He's not the flashy, young gun like Michael Pineda, nor he is a former Yankee beloved by many, unretiring for one last go around, like Andy Pettitte.
No, Kuroda's different. He's a 37-year-old pitcher, who played for the Los Angeles Dodgers the previous four seasons. Before that, he was pitching in Japan, for the Hiroshima Toyo Carp.
But Kuroda will be an integral part of this Yankees ballclub this season.
For those not familiar with Kuroda, let me say he has an interesting career to say the least.
When he pitched in Japan, he was one of the most consistent pitchers in the country. He became Nippon Professional Baseball's ERA champion in 2006, when he recorded a 1.89 ERA, the first time a starting pitcher recorded an ERA below two since 1989. He earned more than 100 wins with Hiroshima, but due to poor offensive support and a weak pitching staff, he was almost always on an overall bad team.
He made his way to the Los Angeles Dodgers in 2007, on a three-year deal, worth $35.3 million (and re-signed for one year in 2011, worth $12 million). Each year, Kuroda's overall numbers would improve, but he just had difficulty having a winning season (his 2009 season is the only one where he finished above .500, finishing 8-7 in 20 starts).
Last season was his best yet. He posted career-bests in ERA (3.07), strikeouts (161), innings played (202) and wins (13). However, he gave up a career-high 24 home runs (his previous highest total was 15 in 2010), and had 16 losses.
But now, he switches conference and coasts, as he goes from the Dodgers and the NL West, to the Yankees and the AL East.
What's more is that Kuroda is tabbed to be the second man in the rotation, behind CC Sabathia.
So, how will Kuroda fare, playing for the Bronx in 2012?
Well, the bad news is that if you're expecting Kuroda to record a 3.07 ERA or lower this season, don't. Kuroda has pitched very well in the NL West, but we're talking about a division with a lot more offensive firepower than what he had to face when playing for the Dodgers.
The Boston Red Sox have Adrian Gonzalez, David Ortiz, Jacoby Ellsbury and Dustin Pedroia.
The Tampa Bay Rays have Evan Longoria, Carlos Pena, B.J. Upton and Ben Zobrist.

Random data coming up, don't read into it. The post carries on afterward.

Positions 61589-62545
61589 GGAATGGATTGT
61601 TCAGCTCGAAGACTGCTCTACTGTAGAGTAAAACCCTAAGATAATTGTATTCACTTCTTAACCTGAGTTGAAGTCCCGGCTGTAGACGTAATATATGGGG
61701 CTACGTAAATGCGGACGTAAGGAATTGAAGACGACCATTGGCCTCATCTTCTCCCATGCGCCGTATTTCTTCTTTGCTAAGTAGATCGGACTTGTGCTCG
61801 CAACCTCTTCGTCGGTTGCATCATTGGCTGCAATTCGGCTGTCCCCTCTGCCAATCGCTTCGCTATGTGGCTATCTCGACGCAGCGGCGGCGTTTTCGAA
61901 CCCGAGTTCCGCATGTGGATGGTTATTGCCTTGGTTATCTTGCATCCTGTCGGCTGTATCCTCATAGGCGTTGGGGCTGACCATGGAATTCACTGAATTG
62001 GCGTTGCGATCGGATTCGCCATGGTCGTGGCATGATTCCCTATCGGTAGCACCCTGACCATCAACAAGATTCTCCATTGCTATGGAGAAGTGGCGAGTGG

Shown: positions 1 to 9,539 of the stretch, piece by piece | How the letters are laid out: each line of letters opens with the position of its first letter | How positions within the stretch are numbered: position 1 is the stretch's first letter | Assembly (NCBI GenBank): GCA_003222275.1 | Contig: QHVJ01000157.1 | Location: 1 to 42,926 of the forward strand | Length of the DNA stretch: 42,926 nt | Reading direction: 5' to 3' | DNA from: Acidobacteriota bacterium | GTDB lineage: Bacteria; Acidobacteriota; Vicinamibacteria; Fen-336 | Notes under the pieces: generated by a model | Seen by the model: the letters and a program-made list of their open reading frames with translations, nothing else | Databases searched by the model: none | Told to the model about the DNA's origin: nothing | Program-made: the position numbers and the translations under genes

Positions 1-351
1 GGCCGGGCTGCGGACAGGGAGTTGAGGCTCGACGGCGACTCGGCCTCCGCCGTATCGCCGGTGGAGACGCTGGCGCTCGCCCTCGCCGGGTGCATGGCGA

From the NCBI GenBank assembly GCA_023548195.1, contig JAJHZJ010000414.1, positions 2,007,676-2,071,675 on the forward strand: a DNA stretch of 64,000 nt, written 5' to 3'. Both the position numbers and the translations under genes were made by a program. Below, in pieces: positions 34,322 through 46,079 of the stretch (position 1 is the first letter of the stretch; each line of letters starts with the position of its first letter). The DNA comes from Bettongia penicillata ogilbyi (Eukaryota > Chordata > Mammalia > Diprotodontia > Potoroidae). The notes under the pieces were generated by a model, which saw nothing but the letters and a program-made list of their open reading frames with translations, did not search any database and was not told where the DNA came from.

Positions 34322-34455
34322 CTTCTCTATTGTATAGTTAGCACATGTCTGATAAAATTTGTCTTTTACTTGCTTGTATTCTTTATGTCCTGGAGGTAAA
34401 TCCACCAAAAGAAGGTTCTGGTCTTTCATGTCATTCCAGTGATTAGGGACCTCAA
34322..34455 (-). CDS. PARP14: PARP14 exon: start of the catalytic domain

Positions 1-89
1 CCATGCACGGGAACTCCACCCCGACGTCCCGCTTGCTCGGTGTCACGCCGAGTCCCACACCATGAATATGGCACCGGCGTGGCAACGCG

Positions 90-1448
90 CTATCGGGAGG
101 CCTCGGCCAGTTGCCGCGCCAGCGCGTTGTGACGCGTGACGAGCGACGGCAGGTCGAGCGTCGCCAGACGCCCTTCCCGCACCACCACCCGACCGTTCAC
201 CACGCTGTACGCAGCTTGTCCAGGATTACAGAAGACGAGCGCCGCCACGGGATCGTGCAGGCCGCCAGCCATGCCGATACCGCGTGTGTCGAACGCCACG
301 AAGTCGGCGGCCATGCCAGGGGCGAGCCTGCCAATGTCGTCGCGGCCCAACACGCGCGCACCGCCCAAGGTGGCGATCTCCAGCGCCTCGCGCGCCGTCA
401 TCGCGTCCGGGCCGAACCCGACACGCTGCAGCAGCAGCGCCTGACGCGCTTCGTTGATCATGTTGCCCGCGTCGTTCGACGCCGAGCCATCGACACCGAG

The Toronto Blue Jays have Jose Bautista, Brett Lawrie, Adam Lind and J.P. Arencibia.
The Baltimore Orioles have Adam Jones, Mark Reynolds, Matt Wieters and J.J. Hardy.
In addition, the fact that he allowed 24 home runs last season is concerning, especially since Yankee Stadium is one of the most homer-friendly parks in MLB.
With that being said, however, I don't think his ERA will take too much of a hit. He has a career ERA of 3.45 in the States, and that sounds about right as to how he'll do for the Yankees this season. He'll also chew out a lot of innings, seeing as how he's pitched 180-plus innings in three of his four seasons.
Another thing that helps is that Kuroda knows how to play for a major media market and franchise. Playing for Los Angeles, the largest U.S. market that isn't New York, and for a franchise with plenty of history like the Dodgers, certainly helps.
Finally, of course, there's the rest of the Yankees organization. He has a team that has plenty of offensive firepower. Guys like Robinson Cano, Mark Teixeira, Curtis Granderson, Alex Rodriguez and Nick Swisher will provide plenty of run support. In addition, he'll have a solid bullpen, with Mariano Rivera serving as closer.
The only question that remains on my mind is: How would Kuroda fare playing in the postseason?
In 2008, he helped sweep the Chicago Cubs in the NLDS, by not allowing a run on six hits in 6.1 innings. He followed that up in the NLCS against the Philadelphia Phillies, by winning Game 3 of the series. He allowed two runs and five hits in six innings.
However, in Game 3 of the 2009 NLCS against the Phillies, Kuroda couldn't even get past the second inning, allowing six runs, as the Phillies would win 11-0 and eventually take the series
2012 Projections: 14-11, 3.43 ERA, 157 K, 24 HR allowed, 52 BB, 200.2 IP
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